We're proud to partner with Exposure Toronto on this new series of artist features. Exposure Toronto was founded in 2020 as a not-for-profit organization focusing on the amplification of Black creatives within the photography industry. Their community and studio are built to provide a safe and accessible space; as well as financial, physical resources and opportunities.
We want to get to know these talented artists involved and support Exposure Toronto in highlighting the artists' work and thoughts. That's why we sent Exposure Toronto some Lomography films and Art Lenses for their photographers to play with.
Meet Jenisha Hibbert Thomas, a Canadian-Jamaican photographer and creative director in portraits, fashion, and fine arts. Mainly focused on digital photography, Jenisha challenged her artistic skills by shooting with the Simple Use Camera LomoChrome Metropolis and its muted color palette. Here, she shares with us the film and digital versions of her latest series titled "Blue Du", as well as her thoughts on the power of the two formats.
Hi Jenisha, welcome to the Lomo community! Could you please introduce yourself to our readers?
Hello, my name is Jenisha Hibbert Thomas and I am a Canadian-Jamaican photographer and creative director working around the Greater Toronto Area. Over the past four years, I have used my background in graphic design and painting to photograph portraits, fashion and fine-art work that I believe tells a story within each image.
What was your introduction to photography like? Since when have you been practicing analogue?
My introduction to photography surprisingly began in a darkroom, surrounded by portraits of friends and imagery of art. I took an ‘Introduction to Photography’ course in high school that led me to an obsession with capturing moments and playing with light. Being that analogue format was our school’s only option for cameras at the time, I loved playing with light to compensate for the lack of color, which is obviously a pivotal aspect of my current work.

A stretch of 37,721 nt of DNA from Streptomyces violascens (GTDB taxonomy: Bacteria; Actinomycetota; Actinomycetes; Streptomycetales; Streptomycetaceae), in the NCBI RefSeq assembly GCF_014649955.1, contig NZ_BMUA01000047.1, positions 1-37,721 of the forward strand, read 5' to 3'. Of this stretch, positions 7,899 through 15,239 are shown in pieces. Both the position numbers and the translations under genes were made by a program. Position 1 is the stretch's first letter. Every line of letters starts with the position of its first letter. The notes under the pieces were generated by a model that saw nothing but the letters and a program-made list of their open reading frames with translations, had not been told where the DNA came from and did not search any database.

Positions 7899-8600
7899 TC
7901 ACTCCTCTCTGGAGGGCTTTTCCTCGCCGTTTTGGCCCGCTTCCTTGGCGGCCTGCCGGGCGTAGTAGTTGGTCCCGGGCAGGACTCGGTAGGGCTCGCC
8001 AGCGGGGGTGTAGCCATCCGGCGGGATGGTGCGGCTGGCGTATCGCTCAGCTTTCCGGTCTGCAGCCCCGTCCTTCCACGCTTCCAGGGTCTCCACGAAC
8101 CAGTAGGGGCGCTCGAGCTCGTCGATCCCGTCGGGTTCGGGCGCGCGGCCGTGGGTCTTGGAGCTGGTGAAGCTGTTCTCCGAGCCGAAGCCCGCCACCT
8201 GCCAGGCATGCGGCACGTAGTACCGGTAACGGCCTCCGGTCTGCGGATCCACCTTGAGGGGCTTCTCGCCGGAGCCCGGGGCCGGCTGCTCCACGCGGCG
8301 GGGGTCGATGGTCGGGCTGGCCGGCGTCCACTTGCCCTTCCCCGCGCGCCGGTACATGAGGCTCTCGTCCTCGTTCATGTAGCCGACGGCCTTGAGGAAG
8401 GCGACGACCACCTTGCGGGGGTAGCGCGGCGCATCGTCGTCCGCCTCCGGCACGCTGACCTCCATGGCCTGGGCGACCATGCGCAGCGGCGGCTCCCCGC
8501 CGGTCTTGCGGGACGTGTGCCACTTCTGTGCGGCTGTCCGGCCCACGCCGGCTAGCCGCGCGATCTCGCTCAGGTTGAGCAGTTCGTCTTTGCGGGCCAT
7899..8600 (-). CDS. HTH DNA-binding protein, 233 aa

What does Exposure Toronto mean to you?
Exposure Toronto means community, support, creativity, economy, collaboration and Blackness! Exposure Toronto created a community of Black creatives that simply wanted to be seen, heard and valued for their work. It created not only a physical space where local Black creatives could use affordable studio space and create impactful content, but it also created an online platform where we could collaborate with other creatives and connect with a supportive community.
We love the strong contrasts in color choices. Can you tell us the story behind this shoot? Is there something you wish to convey?
Entitled “Blue Du”, this set of images tells the story of a Black King and the evolution of the Durag. Set both on the natural land of sand and sea as well as against a contrasting color match, these images convey a duality of calm and vibrance. Durags used to be used simply for the functionality of black hair protection and creating ‘waves’, but now they have elevated past this practicality. Durags have become a bold fashion choice in their advancements in colors, textures and most recently, length. So simply put, I wanted to capture a Black King in contrasting colors, settings, and lighting that show off his fashion-forward “Blue Du”.
You took these photos in both film and digital. What did you make of the results?
I love the permanence of film, in the unchanging or lasting ideal of an image invisible to the creator until a full developmental process creates your final image.
For this project, the vivid color made possible by the digital camera works better than the muted color of the film camera. The film has similar contrast to what I created in digital post-production, but the quality of grain is much better due to the natural mechanics of the Lomography Simple Use Reloadable Film Camera. Overall, I liked the results of the digital images for what I was trying to execute, but I respect the natural aspects made only possible by the film quality.
How was your experience with the Simple Use Camera Metropolis Edition and its muted color palette?
Lomography’s Simple Use Reloadable Film Camera LomoChrome Metropolis Edition has a very unique color treatment with a green-blue tint to it. I loved this muted color palette better in the cooler atmosphere by the water rather than the warmer orange background. I think the muted color treatment compliments the calming blue aesthetic of the blue water and the outfit, but I do appreciate the soft tones it adds into the orange as well as the velvet Durag texture.
Is there anything you want to experiment with next?
Next I’m looking into experimenting with drawing and painting on photographs, whether it be physical images or in post-production. It’s something I’ve played with in the past and really want to try exploring again with more intent. I also want to delve into more work within my Black community so that we are able to explore and share our stories together.
Anything else you'd like to add?
Thank you so much to Lomography and Exposure Toronto for thinking of me for this opportunity. This process made me once again examine my original connection with film photography through the Simple Use Metropolis Camera and it really had me thinking of what’s next for me in continuing the message of community that Exposure Toronto strived towards. So thank you again.